What changes can really be identified? Can these changes really be attributed to the commitment – what would have happened anyway or otherwise? 

In addition, it can be very time-consuming to determine impact, for example if large amounts of data are required that are complicated to collect and difficult to analyse. The question then arises as to whether the effort involved is proportionate to the actual measure – or whether it would be better to support more people with these resources. 

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“I’ve found the right way for me: I meet with every person I support once a year and have a cup of tea with them to find out what they have done with my money. I can then ask questions and usually learn something new.” 

“Measurable results are important to us. The pupils’ reading skills are regularly assessed as part of the programmes we support and compared with control groups. This allows us to see over time whether anything has changed and what impact our programmes have.”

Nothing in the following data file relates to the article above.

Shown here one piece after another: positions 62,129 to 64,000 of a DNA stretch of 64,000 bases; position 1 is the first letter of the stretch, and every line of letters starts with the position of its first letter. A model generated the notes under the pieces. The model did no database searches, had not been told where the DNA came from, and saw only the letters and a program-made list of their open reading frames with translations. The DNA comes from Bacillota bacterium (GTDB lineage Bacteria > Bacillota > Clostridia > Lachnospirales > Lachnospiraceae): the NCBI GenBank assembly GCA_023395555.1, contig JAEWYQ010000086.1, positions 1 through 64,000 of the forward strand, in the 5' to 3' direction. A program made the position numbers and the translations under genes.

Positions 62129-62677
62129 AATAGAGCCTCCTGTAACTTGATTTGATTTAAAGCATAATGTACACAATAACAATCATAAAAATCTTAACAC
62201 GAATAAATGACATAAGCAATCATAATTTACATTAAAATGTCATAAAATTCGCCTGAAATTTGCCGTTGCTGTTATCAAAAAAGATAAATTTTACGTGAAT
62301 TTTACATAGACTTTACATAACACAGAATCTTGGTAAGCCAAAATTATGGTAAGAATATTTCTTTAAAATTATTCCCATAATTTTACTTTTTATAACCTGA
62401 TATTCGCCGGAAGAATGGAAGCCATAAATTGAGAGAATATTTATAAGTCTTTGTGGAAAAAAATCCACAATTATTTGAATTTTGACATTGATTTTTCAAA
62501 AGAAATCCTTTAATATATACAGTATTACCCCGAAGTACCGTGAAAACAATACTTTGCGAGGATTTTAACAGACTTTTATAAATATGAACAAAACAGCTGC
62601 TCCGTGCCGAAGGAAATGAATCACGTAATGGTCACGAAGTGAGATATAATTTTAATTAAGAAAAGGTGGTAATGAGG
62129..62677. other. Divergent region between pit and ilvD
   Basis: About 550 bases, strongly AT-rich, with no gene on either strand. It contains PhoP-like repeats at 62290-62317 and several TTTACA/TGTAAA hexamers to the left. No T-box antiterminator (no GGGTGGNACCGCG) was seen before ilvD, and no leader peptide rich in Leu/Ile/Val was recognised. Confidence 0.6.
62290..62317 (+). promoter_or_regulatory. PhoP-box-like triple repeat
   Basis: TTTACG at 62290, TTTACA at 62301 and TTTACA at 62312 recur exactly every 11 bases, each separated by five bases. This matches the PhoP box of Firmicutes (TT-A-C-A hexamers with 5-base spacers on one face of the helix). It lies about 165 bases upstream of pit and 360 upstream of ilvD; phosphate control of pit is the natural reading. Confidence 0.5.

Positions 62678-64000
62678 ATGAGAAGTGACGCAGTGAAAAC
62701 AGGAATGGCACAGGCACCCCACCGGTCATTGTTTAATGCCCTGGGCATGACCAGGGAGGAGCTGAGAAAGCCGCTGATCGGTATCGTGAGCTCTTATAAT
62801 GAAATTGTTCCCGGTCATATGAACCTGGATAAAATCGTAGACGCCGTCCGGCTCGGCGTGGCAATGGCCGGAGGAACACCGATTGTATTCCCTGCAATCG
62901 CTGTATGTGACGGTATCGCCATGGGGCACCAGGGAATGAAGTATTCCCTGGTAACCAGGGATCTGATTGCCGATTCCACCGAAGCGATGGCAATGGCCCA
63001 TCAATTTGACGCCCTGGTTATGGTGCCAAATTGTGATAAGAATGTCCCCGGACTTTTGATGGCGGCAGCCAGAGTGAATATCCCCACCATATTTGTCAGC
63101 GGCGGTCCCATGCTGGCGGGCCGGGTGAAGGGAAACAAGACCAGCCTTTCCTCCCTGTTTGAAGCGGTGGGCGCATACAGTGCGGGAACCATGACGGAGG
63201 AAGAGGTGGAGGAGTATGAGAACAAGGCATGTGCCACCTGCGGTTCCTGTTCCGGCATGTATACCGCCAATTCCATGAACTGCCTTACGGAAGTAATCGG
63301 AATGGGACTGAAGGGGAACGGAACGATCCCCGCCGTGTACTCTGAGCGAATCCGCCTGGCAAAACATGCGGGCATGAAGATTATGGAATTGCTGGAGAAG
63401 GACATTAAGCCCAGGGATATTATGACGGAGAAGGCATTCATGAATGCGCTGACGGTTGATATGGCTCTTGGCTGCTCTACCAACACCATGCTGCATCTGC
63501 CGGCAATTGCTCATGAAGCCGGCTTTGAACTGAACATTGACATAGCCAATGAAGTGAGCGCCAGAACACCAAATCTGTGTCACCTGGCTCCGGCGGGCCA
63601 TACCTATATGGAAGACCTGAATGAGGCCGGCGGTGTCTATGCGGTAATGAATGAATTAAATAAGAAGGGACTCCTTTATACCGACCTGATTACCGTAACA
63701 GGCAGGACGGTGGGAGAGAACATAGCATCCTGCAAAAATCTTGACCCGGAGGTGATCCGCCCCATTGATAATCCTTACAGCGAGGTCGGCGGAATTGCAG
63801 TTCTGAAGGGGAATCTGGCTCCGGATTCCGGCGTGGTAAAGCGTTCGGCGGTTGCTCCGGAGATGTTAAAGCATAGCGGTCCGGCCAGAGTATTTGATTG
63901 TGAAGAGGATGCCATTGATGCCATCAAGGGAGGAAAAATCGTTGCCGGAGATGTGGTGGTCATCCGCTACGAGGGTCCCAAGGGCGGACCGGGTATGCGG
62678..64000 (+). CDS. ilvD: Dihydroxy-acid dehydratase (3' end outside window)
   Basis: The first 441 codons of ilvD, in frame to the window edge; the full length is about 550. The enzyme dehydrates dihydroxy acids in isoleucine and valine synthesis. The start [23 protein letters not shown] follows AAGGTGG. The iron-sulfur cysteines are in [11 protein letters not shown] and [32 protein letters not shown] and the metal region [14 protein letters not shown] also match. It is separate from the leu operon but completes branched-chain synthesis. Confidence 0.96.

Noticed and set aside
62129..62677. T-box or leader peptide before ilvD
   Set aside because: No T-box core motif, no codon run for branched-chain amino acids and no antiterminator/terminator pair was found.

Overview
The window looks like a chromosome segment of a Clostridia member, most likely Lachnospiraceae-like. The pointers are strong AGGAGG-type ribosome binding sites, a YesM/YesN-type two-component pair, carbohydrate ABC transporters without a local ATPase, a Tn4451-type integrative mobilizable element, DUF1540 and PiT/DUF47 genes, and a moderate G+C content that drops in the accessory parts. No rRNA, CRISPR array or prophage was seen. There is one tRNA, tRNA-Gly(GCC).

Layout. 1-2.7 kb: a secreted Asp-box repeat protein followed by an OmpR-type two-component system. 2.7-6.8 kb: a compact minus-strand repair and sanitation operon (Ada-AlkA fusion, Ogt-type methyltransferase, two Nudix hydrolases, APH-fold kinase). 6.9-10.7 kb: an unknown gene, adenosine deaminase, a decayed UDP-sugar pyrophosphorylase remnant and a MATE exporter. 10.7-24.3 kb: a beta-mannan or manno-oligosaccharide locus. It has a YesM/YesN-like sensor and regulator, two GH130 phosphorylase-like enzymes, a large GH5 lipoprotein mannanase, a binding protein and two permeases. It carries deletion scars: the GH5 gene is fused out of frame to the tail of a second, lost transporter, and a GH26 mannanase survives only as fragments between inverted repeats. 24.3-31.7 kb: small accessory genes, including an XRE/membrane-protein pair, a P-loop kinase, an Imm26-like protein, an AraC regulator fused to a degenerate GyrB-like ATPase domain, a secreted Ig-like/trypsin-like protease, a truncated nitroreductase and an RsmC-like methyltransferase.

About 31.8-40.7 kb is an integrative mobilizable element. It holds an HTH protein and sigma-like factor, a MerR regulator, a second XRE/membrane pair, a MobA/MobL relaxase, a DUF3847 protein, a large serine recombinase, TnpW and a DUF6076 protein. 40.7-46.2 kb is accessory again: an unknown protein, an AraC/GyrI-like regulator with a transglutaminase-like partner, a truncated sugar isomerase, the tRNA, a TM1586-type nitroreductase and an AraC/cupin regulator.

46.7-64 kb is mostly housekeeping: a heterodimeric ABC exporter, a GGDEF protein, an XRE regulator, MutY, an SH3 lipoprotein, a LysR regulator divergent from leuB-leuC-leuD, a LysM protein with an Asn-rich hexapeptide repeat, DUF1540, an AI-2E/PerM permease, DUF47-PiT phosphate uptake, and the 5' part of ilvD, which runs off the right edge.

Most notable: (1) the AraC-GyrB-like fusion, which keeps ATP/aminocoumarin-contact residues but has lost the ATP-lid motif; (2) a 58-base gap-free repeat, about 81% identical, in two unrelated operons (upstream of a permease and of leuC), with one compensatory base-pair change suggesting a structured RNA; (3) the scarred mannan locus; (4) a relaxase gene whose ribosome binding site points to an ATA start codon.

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Impact Orientation

Many philanthropists are looking for a pragmatic middle way between blind funding on the one hand and scientific problem analysis and impact measurement on the other. The keyword “impact orientation” describes an attitude in which philanthropists and those responsible in organisations can describe the problem and the desired result succinctly and have an idea of which measures should be used to achieve certain changes. 

Focusing on the desired impact helps to feed discussions in committees, with managers and team members provided more structure and clarity. Using existing data, random samples, interviews, on-site visits and other measures, they gain an impression of whether the theory of change works in principle – in other words, whether their commitment is as effective as it was intended.